Let’s face it — the demo has always been the weakest way to promote yourself as an up-and-coming artist. So you can rap over Ludacris’ new beat, big deal, and you could send that out to a rep at a major label. But according to Bashir, the head of Petersburg’s Illyaas Records, there are better ways to spend your time.
Even if a demo once got you in the door, the 32-year-old producer says, you likely would have become just one of many Slim Shadys in waiting. “The key to the whole thing is selling records,” he says. “Major labels look to us as independents to develop our artists — to market, promote and sell a lot of units. When you sell a lot of units, believe me, those record labels find you out.”
Illyaas, which is a hip-hop collective (similar to the Wu-Tang Clan) as well as a label, sold out of its 2001 album, moving 5,000 units in all. “Major labels were calling my cell phone,” Bashir recalls, “and I hadn’t given the number to nobody.”
The performers include Mumeet Daddy, Young G.O., Buck J and J-Life, all rappers in development as solo artists. Mumeet’s next album, “The Game: Straight ’Gynia Talk,” is due shortly. The group also works with Tim Reid’s New Millennium Studios. They provided music for 1997’s “Nothing to Lose,” 2003’s “For Real,” and 2002’s beach comedy “Malibooty.”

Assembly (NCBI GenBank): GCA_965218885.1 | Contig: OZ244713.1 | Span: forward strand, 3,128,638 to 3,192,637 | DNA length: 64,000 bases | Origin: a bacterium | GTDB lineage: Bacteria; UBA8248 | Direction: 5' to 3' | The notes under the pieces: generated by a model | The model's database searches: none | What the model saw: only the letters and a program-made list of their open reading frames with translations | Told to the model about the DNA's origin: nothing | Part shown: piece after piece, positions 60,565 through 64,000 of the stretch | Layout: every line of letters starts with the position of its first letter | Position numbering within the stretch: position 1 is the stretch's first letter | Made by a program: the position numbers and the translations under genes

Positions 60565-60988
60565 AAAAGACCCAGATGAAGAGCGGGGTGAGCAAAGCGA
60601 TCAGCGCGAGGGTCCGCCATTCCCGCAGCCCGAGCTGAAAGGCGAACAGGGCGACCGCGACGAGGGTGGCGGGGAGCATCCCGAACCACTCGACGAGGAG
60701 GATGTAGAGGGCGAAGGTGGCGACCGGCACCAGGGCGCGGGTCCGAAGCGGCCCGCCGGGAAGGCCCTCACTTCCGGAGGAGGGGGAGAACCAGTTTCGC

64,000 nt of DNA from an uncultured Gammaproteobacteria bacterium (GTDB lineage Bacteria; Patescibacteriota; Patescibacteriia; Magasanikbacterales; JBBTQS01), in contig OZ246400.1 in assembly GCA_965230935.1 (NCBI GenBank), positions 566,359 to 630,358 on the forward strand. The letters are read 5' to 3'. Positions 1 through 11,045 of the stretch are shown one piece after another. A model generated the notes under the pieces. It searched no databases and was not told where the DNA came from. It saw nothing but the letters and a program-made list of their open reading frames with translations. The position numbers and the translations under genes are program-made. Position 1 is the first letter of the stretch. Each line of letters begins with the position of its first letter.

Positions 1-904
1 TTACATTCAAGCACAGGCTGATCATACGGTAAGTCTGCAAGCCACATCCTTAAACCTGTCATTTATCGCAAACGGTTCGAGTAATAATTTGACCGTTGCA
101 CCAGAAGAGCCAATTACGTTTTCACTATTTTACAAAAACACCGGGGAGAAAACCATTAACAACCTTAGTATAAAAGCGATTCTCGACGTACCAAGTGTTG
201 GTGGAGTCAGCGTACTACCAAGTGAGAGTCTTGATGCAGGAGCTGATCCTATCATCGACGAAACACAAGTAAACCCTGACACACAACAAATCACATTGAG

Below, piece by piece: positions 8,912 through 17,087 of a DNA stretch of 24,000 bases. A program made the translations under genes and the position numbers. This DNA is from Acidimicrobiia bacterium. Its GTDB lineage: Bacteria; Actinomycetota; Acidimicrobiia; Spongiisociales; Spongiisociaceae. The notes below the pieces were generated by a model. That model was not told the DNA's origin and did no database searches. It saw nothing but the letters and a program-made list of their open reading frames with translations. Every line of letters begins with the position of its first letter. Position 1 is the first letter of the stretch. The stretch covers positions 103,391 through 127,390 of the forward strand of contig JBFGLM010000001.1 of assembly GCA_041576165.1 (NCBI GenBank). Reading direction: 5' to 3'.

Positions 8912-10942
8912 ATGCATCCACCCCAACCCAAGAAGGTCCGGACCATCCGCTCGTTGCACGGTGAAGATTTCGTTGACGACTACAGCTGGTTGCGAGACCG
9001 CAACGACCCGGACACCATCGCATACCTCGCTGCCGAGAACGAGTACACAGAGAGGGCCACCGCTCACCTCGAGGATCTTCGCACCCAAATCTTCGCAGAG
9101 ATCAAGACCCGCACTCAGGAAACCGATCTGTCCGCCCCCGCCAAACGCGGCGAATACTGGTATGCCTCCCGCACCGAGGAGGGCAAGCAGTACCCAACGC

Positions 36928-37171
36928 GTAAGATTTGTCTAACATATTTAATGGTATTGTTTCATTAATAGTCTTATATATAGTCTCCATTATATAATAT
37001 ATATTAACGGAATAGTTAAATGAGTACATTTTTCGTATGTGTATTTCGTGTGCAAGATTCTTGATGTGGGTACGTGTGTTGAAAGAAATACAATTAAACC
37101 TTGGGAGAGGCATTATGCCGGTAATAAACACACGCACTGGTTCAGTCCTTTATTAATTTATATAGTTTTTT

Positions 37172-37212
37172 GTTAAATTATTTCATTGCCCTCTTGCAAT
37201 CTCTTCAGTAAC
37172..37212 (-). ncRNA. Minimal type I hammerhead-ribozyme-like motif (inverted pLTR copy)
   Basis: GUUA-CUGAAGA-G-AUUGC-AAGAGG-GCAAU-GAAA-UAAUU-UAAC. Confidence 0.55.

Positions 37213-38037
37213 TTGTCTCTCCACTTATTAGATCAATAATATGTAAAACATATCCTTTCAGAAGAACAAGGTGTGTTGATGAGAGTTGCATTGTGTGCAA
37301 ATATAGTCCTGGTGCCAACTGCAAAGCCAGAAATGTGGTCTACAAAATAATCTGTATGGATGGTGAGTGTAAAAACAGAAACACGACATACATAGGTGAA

“Malibooty” probably won’t bring Bashir and Illyaas any Oscar attention, but any and all development as an independent operation helps, especially when it comes time to divvy up the rewards. It means you get to keep the largest portion of the business, Bashir says. Servitude is out, way out. Partnerships are in. Major labels may not start you out, he says, but they “want to get to you before you get to a point where you don’t need them.”
The thing major labels bring to the table is the power of promotion and distribution. But the effort has to be worth it to Epic or Warner Brothers, and that’s why they watch markets so closely. Theoretically at least, a major-label rep in Los Angeles doesn’t need to check her mailbox or sit through pitches every day to find the next big thing. She can just sit in front of the computer with a cup of coffee and watch the sales numbers of various markets. When someone blows up in, say, Petersburg, the mighty hands of the entertainment gods come down to snatch them.
At least that’s Bashir’s hope: “I’m at the point where I’m not interested in the fame. I’m interested in the fortune.” SHip-hop in the 804 ...